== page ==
Every dog owner knows that few dogs can resist the sweet temptation of gnawing on a raw bone. Chewing on bone is fantastic for a dog’s dental hygiene and can keep them occupied for hours on end. But what about marrow bones? If you’ve ever encountered a large marrow bone, you know they aren’t for the faint of heart. These large bones can be intimidating, but don’t let that scare you off. Your dog will love you for it!
What are marrow bones?
There are a range of different types of marrow bones for dogs available on the market depending on how the butcher has processed the bone. Marrow bones are bones that still contain the soft cavity running through the center of the bone – the marrow.
Owners choose to feed marrow bones to their dogs for a few reasons.
- As part of a balanced diet – Marrow bones can be incorporated into their diet to add supplemental vitamins and minerals.
- As a boredom-buster – Marrow bones act as a long-lasting chew that keeps dogs occupied for lengths of time. They are a great option for owners seeking to provide enrichment for their dogs who like to chew while avoiding highly processed things like rawhide.
- For dental hygiene – As with any fresh and raw bones, the process of chewing bones can help clean a dog’s teeth and maintain good dental hygiene. The surface of a marrow bone is hard while the marrow on the inside is soft. The hard bone shell helps to scrape away any plaque build-up which is useful for dogs who don’t particularly enjoy having their teeth brushed that much.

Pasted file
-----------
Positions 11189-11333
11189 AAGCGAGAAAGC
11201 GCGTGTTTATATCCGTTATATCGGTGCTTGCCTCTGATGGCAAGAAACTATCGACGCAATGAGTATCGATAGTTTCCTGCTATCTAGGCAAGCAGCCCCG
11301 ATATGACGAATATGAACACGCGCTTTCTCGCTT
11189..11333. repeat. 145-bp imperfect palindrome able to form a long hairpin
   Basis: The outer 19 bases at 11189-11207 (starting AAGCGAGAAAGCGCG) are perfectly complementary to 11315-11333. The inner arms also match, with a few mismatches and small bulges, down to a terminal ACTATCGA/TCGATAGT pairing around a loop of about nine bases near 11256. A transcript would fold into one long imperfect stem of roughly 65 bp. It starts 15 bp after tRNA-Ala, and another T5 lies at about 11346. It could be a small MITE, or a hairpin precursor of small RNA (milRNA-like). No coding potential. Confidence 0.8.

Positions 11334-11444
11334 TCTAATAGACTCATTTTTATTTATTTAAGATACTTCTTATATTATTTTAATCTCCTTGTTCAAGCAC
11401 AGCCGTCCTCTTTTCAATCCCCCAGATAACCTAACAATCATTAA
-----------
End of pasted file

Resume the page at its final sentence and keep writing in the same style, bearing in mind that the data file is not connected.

- For enjoyment – The last and most important reason why owners feed their dogs marrow bones is the simple reason that they enjoy them so much. Most marrow bones on the market are beef or deer bones but can be from a range of different protein sources.
Do marrow bones provide any dietary benefits?
Marrow bones contain lots of different vitamins and minerals including iron and Vitamin B12. Bone marrow also contains fats, some protein, and is a good source of calcium.
While it’s not advised to feed dogs marrow bones every day because of their high-fat content, they’re a great addition to a complete diet to boost vitamin and calcium intake. Dogs do not derive any nutrition from the bone itself but the marrow in the bone which contains most of the nutrients while there’s also often some meat, cartilage, and connective tissue attached to fresh or frozen marrow bones. Miller’s Anatomy of the Dog tells us that bone is largely composed of calcium phosphate. When dogs chew bones it’s like humans getting extra fiber in their diet.
Recreational bones, like marrow bones, which allow dogs to chew on, helps maintain good digestion and keep their gastrointestinal tract healthy. The marrow in the bone is what contains the protein and other vitamins that dogs consume while chewing on marrow bones. Protein and Vitamin B12 contained in marrow bones are vital in the growth of younger dogs. The calcium present supports the heart, eyes, and joint health. The high-fat content in bone marrow, while something to take into consideration can also often used to give dogs extra energy before a long hike or a particularly busy day.
Do marrow bones have any other benefits?